so well blended into one stroke that it becomes impossible
for the eye definitely to separate them. I do not myself
think that the contraction of the arms should be postponed
until the backward swing of the body is finished and the slide
is at its back stop, nor as a matter of fact do the Belgian
crews that I have seen so postpone it, but with this caution
I am prepared to accept what Mr. Van Der Waerden says.

For the rest he instructs his beginner that the oar must
be taken out by a clean and rapid movement. "In order to
do this the rower slightly lowers his forearm, which causes
the oar-blade to come out of the water. At the same time
he executes a twisting movement with his wrists, the result
being to bring the blade in a position horizontal to the surface
of the water. To lighten the boat forward and to give her
the remaining impetus the arms are thrust quickly forward ;
then the slide is brought slowly forward, the rower remaining
erect on his loins with shoulders low, profiting by this respite
to take a deep breath. If, when the legs are shortened, it is
found impossible to slide farther forward, there is nothing to
do but to prepare for the next stroke."

Here it should be noted that no mention whatever is made
of body-swing. All the instruction is directed to the slide


forward, and on this point there is certainly a considerable
difference between the Belgian theory and our own. I submit,
however, that a body-swing, though it is not expressly insisted
on, is implied, for at the outset of his instructions Mr. Van Der
Waerden had spoken of " bending the body forward with arms

I have very carefully observed the Belgian crews that
have rowed at Henley, including those which won the Grand
Challenge Cup in 1906 and 1907. The first point that struck
me about them was their admirable uniformity. They had
evidently been coached according to a definite system equally
well understood both by the instructor and by his pupils.
They had mastered to perfection and applied with consummate
ability the great theory which inculcates extreme steadiness
and good balance of the body-movement forward, and of the
sliding that accompanies it. To lead up to this they were
very quick and springy with their hands off the chest. Then
they moved forward very slowly, so slowly towards the last
part that their blades seemed to hang over the water. Their
bodies did not swing so far forward as ours, but they took
their beginnings firm and clean and with a hearty good will.
During the stroke they kept the leg-power strongly and
consistently applied, but the bodies swung back less than
ours. The finish was hard and the blades came out very
clean. The bodies were erect, and all the movements were
graceful and easy. No awkward plunging rush checked the
even speed of the ship. She kept travelling beautifully.
When I compare this style with that of a first-class English
crew (for example, with the Leander crew of 1905, which
defeated a Belgian crew in the final heat by a length and
three-quarters), I note only one serious fault, and that is the
comparative shortness of swing fore and aft. All other
essentials are there. A genuine swing might entail greater
exhaustion, but it would also increase pace, as it did in the
Leander crew I have mentioned, by no small amount.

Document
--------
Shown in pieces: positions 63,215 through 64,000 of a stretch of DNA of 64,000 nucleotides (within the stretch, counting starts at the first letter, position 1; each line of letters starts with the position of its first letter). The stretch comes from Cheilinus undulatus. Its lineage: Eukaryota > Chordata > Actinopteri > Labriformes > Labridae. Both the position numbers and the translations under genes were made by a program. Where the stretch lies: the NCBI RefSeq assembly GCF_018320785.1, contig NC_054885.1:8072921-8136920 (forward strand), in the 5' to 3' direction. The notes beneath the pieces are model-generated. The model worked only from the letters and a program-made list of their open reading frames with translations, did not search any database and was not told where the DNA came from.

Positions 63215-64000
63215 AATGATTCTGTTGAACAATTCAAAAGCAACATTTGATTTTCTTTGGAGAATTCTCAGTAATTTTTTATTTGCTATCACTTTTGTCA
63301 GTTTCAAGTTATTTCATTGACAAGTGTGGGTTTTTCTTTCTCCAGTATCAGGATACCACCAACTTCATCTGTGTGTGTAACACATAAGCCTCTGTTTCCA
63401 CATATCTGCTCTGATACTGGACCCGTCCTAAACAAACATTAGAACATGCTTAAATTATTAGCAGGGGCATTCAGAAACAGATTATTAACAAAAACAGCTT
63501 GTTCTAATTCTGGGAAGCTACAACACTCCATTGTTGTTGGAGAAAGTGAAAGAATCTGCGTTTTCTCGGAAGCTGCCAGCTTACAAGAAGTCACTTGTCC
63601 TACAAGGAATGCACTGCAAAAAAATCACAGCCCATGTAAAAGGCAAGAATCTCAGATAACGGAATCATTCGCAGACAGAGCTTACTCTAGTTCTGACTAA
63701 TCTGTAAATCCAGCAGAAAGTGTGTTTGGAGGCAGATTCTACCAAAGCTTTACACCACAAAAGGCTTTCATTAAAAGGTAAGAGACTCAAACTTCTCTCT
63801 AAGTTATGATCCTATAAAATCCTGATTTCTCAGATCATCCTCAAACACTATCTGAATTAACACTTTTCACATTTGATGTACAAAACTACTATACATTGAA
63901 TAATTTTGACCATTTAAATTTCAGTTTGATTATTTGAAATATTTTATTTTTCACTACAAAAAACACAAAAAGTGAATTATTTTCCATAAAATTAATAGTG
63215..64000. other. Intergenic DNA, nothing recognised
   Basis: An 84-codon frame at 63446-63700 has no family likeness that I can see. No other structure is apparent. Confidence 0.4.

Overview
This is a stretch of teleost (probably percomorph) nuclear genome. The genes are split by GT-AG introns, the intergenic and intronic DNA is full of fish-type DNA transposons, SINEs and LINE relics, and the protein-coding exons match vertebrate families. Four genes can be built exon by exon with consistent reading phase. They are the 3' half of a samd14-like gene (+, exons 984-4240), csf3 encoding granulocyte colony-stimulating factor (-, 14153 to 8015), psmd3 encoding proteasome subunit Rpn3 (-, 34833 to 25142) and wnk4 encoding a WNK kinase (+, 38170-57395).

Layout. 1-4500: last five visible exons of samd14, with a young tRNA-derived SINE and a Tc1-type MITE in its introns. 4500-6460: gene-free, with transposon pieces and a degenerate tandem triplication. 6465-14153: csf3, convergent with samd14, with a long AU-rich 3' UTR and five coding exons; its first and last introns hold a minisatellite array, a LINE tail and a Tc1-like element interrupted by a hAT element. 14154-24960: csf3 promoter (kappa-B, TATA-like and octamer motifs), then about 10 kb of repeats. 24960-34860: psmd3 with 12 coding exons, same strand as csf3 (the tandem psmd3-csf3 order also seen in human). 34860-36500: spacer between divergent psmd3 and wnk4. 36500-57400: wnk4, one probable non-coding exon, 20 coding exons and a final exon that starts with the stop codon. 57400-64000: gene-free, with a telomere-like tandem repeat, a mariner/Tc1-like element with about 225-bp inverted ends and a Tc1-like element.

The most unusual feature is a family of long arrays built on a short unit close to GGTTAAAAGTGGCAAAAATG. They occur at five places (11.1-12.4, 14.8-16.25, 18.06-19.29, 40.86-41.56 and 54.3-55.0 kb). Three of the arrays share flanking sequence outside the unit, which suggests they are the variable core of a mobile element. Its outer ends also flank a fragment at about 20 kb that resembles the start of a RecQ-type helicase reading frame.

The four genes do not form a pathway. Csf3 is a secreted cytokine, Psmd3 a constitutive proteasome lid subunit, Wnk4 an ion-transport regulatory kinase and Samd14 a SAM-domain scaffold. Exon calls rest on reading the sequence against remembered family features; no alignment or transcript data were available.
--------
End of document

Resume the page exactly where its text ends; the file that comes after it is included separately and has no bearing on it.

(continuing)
In order to adopt a uniform style of rowing the New
South Wales Rowing Association in May, 1907, convened
a meeting of the coaches of the various clubs, the Inter-
State Eight crew, and other qualified oarsmen. Various
meetings were held, and finally, on August 13, the following
motion was passed : " That the principles laid down in
Woodgate's Shilling Book, c Rowing and Sculling ' (All
England Series), read in conjunction with Mr. McFarlane's
letter to Mr. Fitzhardinge, be adopted by the clubs as the
uniform style, and that where Woodgate and Mr. McFarlane
differ, Mr. McFarlane's ideas be adopted." Here are the
essential parts of Mr. McFarlane's letter.

" Nothing need be said about the selection of a crew, but
assuming that a crew has been carefully chosen and the men
allotted their seats in the boat, we start them to work in a
roomy practice boat always a clinker. Care should be taken,
even in the practice boat, that the work is properly laid out
for the men riggers the proper height and stretchers the
proper length. In regard to the latter point it is always a
sine qua non that the man must be able easily to touch his
slide forward every time. If he is not able to do this the
stretcher must be let out far enough to enable him to bring
the slide up.* Should he then be unable to touch the slide
back at the finish of the stroke, it is a usual thing with us to
block a piece of the slide at the back. This is necessary*
because in our style of rowing a man cannot do his best work
at the finish of the stroke unless he has some leg support, and
he can only get this support if the slide is right back against
the chocks and the knees not quite flattened down.

" If the crew is composed of experienced oarsmen who

* This concession is dangerous. Men become more supple as practice pro-
gresses and end by being able with comfort to touch a front stop that seemed
impossible of attainment at the outset. The method indicated in the text shortens
a slide before it is proved that the oarsman cannot use its whole length. All men
in a crew ought to slide the same distance [R. C. L.].


have rowed together before, we do not usually find it
necessary to keep them in the practice boat for more than
two or three weeks, but if we have to break maiden or junior
men, it is necessary to extend the time to four or five weeks.
For the first part of the time a very slow rate of stroke is
rowed to enable the coach to correct faults. Personally, I
first of all devote most attention to the blade work seeing
that the fellows all enter the water together and leave it
together, which is just as important. Then the blades should
be all turned off the feather together ; as to when they should
be turned off is a debatable point, but I believe that if the